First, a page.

With funding from the Paul G. Allen Family Foundation, researchers and conservationists have launched Operation Pangolin in an effort to save endangered pangolins from extinction.
The pangolin is the most trafficked wild mammal in the world, and is also among the least studied animals. This makes it difficult for experts to develop effective conservation strategies.
There are eight species of pangolins, all of which are protected under national and international laws. Even still, pangolins are illegally trafficked for sale of their scales.
Dr. Dan Challender is an interdisciplinary conservation scientist based in Oxford University’s Department of Biology and the Oxford Martin School who has been involved in pangolin research and conservation for 15 years.
“In the last decade pangolin populations in Central Africa have been under increasing pressure from offtake for local use and international trafficking of their scales,” said Dr. Challender.
“This project has the potential to transform pangolin conservation, first in key locations in Central Africa, and then extending into parts of Asia. By taking an interdisciplinary approach and using novel technology and artificial intelligence methods, the project will give pangolin populations in these regions the best chance of survival.”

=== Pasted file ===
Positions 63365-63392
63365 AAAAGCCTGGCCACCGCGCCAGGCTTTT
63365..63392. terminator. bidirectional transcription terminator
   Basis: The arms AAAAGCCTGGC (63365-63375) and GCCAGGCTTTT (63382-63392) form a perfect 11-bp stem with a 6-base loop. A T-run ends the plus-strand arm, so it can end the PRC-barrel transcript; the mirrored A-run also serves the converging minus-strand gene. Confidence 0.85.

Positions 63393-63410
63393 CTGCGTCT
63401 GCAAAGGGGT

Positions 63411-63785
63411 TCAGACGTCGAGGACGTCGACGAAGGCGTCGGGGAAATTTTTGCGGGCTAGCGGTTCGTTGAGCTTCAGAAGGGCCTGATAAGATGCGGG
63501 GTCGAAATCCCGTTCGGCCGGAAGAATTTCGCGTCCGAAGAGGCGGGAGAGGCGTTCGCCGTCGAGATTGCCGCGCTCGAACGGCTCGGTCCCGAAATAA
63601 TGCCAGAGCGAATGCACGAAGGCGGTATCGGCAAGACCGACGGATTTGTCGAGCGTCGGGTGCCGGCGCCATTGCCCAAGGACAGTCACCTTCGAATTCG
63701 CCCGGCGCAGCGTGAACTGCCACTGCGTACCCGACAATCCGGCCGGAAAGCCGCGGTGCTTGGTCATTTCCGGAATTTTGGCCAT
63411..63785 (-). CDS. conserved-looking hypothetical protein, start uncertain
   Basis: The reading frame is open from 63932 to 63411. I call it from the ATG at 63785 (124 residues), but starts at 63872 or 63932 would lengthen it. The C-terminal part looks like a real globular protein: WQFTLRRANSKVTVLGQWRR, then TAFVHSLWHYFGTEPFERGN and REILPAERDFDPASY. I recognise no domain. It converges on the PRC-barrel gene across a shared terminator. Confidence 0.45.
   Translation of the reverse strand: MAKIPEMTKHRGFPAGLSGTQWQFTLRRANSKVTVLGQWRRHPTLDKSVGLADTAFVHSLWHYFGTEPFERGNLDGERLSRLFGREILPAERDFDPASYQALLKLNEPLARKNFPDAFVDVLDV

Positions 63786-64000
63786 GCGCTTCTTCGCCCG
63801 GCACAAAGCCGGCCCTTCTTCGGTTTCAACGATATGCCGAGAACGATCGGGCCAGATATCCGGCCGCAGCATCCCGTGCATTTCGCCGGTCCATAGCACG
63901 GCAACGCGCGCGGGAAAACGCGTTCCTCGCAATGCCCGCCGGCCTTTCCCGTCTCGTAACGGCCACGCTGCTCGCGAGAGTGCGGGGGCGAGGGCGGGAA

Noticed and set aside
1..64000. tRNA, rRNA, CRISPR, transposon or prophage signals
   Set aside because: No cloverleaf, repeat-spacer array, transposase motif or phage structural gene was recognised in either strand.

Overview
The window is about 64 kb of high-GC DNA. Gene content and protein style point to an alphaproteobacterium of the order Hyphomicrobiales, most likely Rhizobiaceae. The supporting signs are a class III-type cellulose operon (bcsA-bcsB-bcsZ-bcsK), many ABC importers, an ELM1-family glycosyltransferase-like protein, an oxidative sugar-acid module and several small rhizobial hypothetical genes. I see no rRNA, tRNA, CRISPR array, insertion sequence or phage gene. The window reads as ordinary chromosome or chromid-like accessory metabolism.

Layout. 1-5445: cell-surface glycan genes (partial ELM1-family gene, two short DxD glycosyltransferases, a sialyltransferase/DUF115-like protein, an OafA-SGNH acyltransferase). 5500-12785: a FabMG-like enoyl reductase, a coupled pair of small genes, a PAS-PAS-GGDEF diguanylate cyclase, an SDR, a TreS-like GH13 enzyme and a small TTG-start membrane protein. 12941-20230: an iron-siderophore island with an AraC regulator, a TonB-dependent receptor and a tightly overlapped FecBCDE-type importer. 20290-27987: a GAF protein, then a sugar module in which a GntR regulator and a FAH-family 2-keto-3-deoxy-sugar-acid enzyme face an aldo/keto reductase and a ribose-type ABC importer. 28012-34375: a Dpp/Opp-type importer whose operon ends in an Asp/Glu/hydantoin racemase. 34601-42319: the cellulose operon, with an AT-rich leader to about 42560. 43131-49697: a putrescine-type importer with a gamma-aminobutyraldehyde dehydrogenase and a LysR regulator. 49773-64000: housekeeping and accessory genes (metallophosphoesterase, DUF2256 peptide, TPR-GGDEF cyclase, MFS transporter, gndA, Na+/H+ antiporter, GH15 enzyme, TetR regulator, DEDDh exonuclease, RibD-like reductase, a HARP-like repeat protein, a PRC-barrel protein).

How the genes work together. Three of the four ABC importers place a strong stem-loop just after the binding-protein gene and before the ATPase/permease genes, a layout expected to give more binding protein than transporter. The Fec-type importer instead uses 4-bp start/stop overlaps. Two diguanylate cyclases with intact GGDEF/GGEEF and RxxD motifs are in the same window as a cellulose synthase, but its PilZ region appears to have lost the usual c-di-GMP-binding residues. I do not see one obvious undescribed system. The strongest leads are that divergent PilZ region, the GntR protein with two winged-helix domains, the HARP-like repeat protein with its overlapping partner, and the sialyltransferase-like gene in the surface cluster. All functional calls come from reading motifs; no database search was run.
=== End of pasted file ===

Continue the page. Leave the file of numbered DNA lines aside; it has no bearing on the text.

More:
Matthew H. Shirley from Florida International University is the project lead for Operation Pangolin.“Without urgent conservation action at a global scale, all eight species of pangolins face extinction,” said Shirley. “Operation Pangolin is a chance to alter the conservation landscape for pangolins and other wildlife threatened by illicit human behavior.”
According to a press release, the team is developing toolkits for pangolin monitoring and data collection, a critical first step to prevent extinction of these evolutionarily distinct and imperiled mammals.
“Accurate, actionable data is the foundation of effective conservation efforts,” said Gabe Miller, director of technology on behalf of the Paul G. Allen Family Foundation. “Operation Pangolin will provide a blueprint for how conservationists can turn data into solutions that address important issues like wildlife trafficking and the biodiversity crisis head on.”
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